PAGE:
Do You Know Your NPK Ratios for Growing Weed?
The task of feeding cannabis plants is seemingly an easy one. Even with that, one of the most common problems novice growers face is a poor feeding regimen. In addition, you might find it surprising to hear that rather than underfeeding, overfeeding of these plants occurs more frequently.
Notwithstanding, knowledge is power. Comprehending the needed NPK ratios for various phases of a cannabis plant’s life cycle will provide you with the tools to effectively manage the health and yield of your crop. Nutrients are an essential factor in cannabis planting. The triad of macronutrients, Nitrogen (N), Phosphorus (P), and Potassium (K), are the stimulants used by most other plants and marijuana to develop.
The base nutrients in NPK cannot be applied to the soil in the same ratio for the total cannabis life cycle. Contingent on the particular processes the plant is giving energy to, the concentrations needed will vary.
Application Ratios of Cannabis NPK Fertilizer Based on Stage of Growth
There is more to fertilization than just inputting the nutrients into the substrate and observing your plant’s growth. For ideal results, various phases in a cannabis plant’s life cycle need a varying NPK ratio.
Even though this stage comes with many difficulties, fertilization is not one of them. Any healthy soil should contain all the nutrients a seedling needs to grow well, and applying additional nutrients to it through fertilizers is more likely to send the seedling to an early grave than assist it. Don’t get too excited at this point; it needs to be mostly left alone!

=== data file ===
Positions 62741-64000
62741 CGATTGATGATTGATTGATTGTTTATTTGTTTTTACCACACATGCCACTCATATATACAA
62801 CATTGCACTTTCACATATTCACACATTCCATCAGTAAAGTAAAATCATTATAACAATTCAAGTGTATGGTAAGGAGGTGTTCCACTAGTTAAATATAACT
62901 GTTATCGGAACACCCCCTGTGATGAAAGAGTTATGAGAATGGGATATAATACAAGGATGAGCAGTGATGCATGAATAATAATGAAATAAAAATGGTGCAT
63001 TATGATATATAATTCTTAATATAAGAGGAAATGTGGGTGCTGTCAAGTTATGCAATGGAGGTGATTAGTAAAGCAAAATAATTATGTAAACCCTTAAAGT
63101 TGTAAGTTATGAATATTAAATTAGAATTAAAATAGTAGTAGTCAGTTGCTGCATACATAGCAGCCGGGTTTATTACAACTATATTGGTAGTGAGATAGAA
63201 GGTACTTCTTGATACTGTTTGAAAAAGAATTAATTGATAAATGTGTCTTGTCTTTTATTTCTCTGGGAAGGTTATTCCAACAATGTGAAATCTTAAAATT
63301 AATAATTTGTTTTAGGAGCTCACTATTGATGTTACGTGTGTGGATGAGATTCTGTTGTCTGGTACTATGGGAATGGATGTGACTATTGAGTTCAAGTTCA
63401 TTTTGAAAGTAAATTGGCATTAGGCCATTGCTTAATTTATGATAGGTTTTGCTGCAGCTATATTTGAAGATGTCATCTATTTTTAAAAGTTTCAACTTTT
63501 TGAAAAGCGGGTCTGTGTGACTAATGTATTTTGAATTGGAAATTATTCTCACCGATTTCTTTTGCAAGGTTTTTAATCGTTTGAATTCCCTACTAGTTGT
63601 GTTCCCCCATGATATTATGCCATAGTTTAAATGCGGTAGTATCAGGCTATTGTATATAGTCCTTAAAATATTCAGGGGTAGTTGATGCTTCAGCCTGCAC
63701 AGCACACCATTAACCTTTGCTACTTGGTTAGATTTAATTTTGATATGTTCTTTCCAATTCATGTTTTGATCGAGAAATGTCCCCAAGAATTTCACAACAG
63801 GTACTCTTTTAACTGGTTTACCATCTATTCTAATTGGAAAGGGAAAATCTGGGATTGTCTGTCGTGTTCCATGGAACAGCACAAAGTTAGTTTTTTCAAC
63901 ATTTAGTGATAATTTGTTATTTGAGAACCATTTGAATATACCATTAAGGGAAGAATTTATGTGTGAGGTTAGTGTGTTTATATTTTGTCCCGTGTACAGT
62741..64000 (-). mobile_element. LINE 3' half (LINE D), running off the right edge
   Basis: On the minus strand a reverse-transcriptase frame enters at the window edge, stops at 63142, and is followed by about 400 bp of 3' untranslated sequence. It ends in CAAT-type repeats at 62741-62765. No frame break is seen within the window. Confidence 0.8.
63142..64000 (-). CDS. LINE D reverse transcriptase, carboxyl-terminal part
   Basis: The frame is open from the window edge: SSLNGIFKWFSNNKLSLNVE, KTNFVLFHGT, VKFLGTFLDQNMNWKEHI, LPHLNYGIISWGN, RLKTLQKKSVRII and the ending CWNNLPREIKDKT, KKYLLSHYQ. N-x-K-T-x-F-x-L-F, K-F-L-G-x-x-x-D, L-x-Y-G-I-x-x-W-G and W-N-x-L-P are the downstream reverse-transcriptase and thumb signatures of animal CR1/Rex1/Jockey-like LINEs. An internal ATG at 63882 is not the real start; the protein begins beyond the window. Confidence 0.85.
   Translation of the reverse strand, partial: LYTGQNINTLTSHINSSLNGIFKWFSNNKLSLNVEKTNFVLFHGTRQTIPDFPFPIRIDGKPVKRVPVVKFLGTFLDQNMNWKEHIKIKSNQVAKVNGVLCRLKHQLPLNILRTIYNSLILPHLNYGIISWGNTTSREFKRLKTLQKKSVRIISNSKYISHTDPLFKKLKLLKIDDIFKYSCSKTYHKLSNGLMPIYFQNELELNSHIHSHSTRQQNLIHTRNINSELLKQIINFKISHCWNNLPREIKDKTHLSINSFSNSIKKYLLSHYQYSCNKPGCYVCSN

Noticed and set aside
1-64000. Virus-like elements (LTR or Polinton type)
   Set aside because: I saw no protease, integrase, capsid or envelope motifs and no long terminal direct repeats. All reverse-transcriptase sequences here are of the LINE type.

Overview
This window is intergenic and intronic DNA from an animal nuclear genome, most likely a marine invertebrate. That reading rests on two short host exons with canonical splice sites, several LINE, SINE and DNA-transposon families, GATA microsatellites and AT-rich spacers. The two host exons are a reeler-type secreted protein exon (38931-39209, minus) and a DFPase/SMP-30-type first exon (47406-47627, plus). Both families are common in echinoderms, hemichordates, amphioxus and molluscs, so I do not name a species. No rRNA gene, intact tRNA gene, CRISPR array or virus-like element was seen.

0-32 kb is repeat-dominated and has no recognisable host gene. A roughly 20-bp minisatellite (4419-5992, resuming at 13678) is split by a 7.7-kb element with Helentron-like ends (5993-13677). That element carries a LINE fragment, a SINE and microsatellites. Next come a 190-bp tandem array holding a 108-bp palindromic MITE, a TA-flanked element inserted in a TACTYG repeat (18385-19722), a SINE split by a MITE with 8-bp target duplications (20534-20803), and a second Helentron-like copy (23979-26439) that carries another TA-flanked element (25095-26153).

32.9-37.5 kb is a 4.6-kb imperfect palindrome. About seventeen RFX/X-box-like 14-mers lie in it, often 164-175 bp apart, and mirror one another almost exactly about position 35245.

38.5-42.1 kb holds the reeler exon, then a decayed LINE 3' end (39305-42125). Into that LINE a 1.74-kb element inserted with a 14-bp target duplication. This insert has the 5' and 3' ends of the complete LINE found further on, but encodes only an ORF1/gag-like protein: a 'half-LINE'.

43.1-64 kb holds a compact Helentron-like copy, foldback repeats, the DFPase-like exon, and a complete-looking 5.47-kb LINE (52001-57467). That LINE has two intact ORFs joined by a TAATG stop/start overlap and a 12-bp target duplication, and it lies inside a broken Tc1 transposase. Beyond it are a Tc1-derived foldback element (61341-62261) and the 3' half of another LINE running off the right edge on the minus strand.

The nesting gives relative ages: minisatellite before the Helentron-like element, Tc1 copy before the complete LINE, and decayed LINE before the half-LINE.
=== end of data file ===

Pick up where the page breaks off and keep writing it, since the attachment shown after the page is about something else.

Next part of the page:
What to Do in The Vegetative Stage
Upon entering the vegetative stage, the plant will begin to crave nutrients. During this vegetative state, the cannabis plant will require an NPK ratio of 3:1:1. That, however, does not necessarily mean you have to feed the plant with a fertilizer that has that ratio.
Many soils come rich with nitrogen, enough to feed the first four weeks of vegetative growth, so you will want to reconfigure your nutrient solution based on the current NPK ratio of the substrate. A minute nutrient deficiency is a lot more preferable to too much. As a result, you should always err on the side of caution. If you have healthy soil, a 1:1:1 ratio fertilizer will likely be enough. Simply expressed, this indicates that each macronutrient is present in equal amounts.
As cannabis plants progress from the vegetative to the blooming stages, their macronutrient requirements shift in the opposite direction. It would help if you switched to bloom base nutrients and manipulated the NPK ratio.For early to mid-bloom, a highly effective NPK ratio will be 1:3:2, followed by 0:3:3 for the late flowering stage. Then a last flush of light and/or pure water flushing solution at the end of the last week for flavor. After that, harvesting begins.